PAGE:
Early Tuesday morning, surprised by a violent police raid on Zuccotti Park, dozens of Occupy Wall Street activists stayed and accepted arrest, a few chained themselves to a tree (which was cut down by police), and others fled, though not all fast enough to escape tear gas. Later that morning, protesters returned expecting the city would yield to a temporary restraining order allowing their camp, but police ignored the order. Tuesday evening, defeated in court, occupiers returned to Liberty Plaza, filing in one or two at a time past watchful police. There were new signs (“Curfew 10 PM”), new rules (no lying down), and a newly urgent question: What’s next?
For the two months since its birth, Occupy Wall Street -- and the international movement it’s inspired -- has been defined and driven forward through confrontations. Just as earlier threats to its existence helped make “Liberty Plaza” a teeming village and a household name, the latest attack could galvanize and inspire –- and keep the movement from devolving into debates over demands and how much drumming is too much. But Occupy Wall Street's newfound rootlessness poses challenges. Like a picket line, Zuccotti Park has served as an in-person movement center -- a place where newcomers can arrive and be put to work, and stalwarts can develop a shared culture. A winter without tents, let alone generators, will change the role of the park in the momentum and meaning of the movement.
So what could post-raid Occupy Wall Street look like? Here are some ideas on the next steps for the movement.
Activists said they plan to work more closely with Organizing for Occupation, an anti-foreclosure group which counts some of the early Zuccotti organizers in its ranks. In Atlanta, occupiers responded to a plea from a police officer and camped out on his family’s lawn to ward off the sheriff’s department. In Cleveland, a woman was granted a 30-day stay on her foreclosure after occupiers set up five tents in her yard. Last month at Brooklyn Borough Hall Court, OWS joined OFO in derailing a public foreclosure auction with chants and singing. “If we can keep on shutting them down,” says OWS and OFO activist Eliot Taver, “it means that those properties are not sold that week, and that those families can stay in their homes a little longer.” Following a recent OFO teach-in at Zuccotti Park, a hundred people signed up to take part in occupying foreclosed homes or abandoned buildings. OWS activist Biola Jeje senses an increasing focus on actions that can “bring concrete solutions now, not just later down the line.”
Like foreclosure resistance, labor activism offers Occupy Wall Street a chance for direct intervention in conflicts related to economic justice. Occupiers have joined workers in repeated pickets against Verizon, which is demanding major concessions from workers while paying zero net taxes. Wednesday, they rallied with employees of Murdoch-owned HarperCollins Publishers. OWS has also acted on behalf of unions where members faced legal obstacles to protesting, including restraining orders and fines, most recently by disrupting art auctions at Sotheby’s, which has locked out Teamsters. For the Occupy movement, labor activism has brought logistical support but also an infusion of diversity and opportunities to directly face down the 1 percent.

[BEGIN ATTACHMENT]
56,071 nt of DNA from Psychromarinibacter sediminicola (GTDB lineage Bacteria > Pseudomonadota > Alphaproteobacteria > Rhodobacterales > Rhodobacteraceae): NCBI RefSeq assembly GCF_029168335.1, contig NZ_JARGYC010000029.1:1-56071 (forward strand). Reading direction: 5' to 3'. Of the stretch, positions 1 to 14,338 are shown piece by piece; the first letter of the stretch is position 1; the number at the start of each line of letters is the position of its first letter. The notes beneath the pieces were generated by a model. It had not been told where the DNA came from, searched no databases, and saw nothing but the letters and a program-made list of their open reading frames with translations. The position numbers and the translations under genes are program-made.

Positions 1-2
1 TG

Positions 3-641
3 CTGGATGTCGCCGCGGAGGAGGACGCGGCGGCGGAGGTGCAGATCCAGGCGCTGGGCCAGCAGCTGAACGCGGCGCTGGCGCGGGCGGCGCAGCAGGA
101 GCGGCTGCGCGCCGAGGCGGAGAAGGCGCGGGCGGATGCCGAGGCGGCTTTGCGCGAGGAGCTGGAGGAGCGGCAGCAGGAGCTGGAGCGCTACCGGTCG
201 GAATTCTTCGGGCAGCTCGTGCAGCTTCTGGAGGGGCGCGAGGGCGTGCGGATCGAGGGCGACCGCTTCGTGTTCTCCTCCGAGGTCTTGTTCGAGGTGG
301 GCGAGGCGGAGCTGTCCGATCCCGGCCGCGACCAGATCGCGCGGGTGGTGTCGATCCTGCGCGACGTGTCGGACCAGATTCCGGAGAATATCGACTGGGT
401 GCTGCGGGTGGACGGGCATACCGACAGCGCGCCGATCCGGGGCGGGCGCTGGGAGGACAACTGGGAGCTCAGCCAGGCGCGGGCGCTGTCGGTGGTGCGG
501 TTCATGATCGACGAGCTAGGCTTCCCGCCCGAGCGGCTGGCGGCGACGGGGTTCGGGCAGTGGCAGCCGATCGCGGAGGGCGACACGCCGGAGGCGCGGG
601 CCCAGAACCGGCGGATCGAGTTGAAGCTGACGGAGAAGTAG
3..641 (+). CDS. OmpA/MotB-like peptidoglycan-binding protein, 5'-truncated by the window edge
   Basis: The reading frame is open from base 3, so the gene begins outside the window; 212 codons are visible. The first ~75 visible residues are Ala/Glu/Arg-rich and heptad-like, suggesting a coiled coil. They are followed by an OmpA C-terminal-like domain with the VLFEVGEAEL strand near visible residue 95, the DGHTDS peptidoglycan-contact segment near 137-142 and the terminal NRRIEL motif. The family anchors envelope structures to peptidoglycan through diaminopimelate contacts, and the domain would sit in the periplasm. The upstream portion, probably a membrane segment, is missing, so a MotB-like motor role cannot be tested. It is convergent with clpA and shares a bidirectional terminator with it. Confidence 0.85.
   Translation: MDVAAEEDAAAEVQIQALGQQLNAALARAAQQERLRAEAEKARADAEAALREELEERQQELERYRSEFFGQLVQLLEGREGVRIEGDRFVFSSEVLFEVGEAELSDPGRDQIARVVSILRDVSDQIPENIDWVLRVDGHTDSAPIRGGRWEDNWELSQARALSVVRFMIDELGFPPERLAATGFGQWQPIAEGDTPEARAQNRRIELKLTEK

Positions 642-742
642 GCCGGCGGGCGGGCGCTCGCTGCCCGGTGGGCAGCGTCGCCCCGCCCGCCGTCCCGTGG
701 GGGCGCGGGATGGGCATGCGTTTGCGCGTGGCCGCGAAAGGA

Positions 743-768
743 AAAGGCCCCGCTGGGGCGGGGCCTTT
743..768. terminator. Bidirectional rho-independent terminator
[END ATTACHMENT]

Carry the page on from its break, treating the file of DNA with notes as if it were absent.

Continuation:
Thursday's OWS Day of Action began with more direct action attempting to shut down the New York Stock Exchange. The day will end with a musical march and “festival of light” on the Brooklyn Bridge. Last month, OWS activists joined other organizations on a “Millionaire’s March” to visit the homes of the 1 percent. Jeje was inspired by video of her Wisconsin counterparts drowning out Governor Scott Walker by repeating each other’s words through the “people’s mic”; she says a similar action will take place in the next few days in New York. “Expect flash mobs,” says the OWS Direct Action Working Groups’ Aaron Black. “Lots of flash mobs. We’re going to have fun.”
Escalation could also mean a greater number of occupations. Other U.S. cities have chosen multiple sites to dramatize their message, handle their capacity, and maintain their flexibility. Where occupiers have been denied a stable space, they’ve moved through several. Where they’ve been denied the right to lay down, they’ve taken shifts standing up. On Tuesday, OWS ran its “People’s Kitchen” out of Foley Square, while other activists used a Canal Street lot owned by Trinity Church. And New York City is chock full of public-private spaces, a legacy of decades of concessionary deals with the real-estate industry. There are already OWS working groups meeting in such spaces. A rolling occupation consisting of four hours at one location and 24 hours elsewhere could serve as a moving spotlight on corporate bad guys, while keeping police (as well as journalists) guessing.
But it won’t replace Zuccotti Park, where for two months people have gone to be inspired, trained, agitated, drafted, fed, or echoed. “It’s our spiritual base,” Black says, adding, “We should always have a presence in the park.” The rules of Bloomberg’s new regime are still emerging: no curfew, but no sleeping; instruments are allowed, tents are not. Though some activists have proposed that Trinity’s lot permanently replace Zuccotti, others are skeptical. OWS Media Committee member Jesse Myerson retorts, “That’s like Occupy Tribeca. That’s not really Occupy Wall Street.” He’d rather see activists take up “cold strikes,” where activists tell the city “we’re going to be here all day, all winter” in Zuccotti. Whatever form it takes, expect resistance at Zuccotti to Bloomberg’s restrictions. “We were a bunch of people who went down to Wall Street because we were angry,” Black says. Now “we’re being heard, so it’s time to take this to the next step.”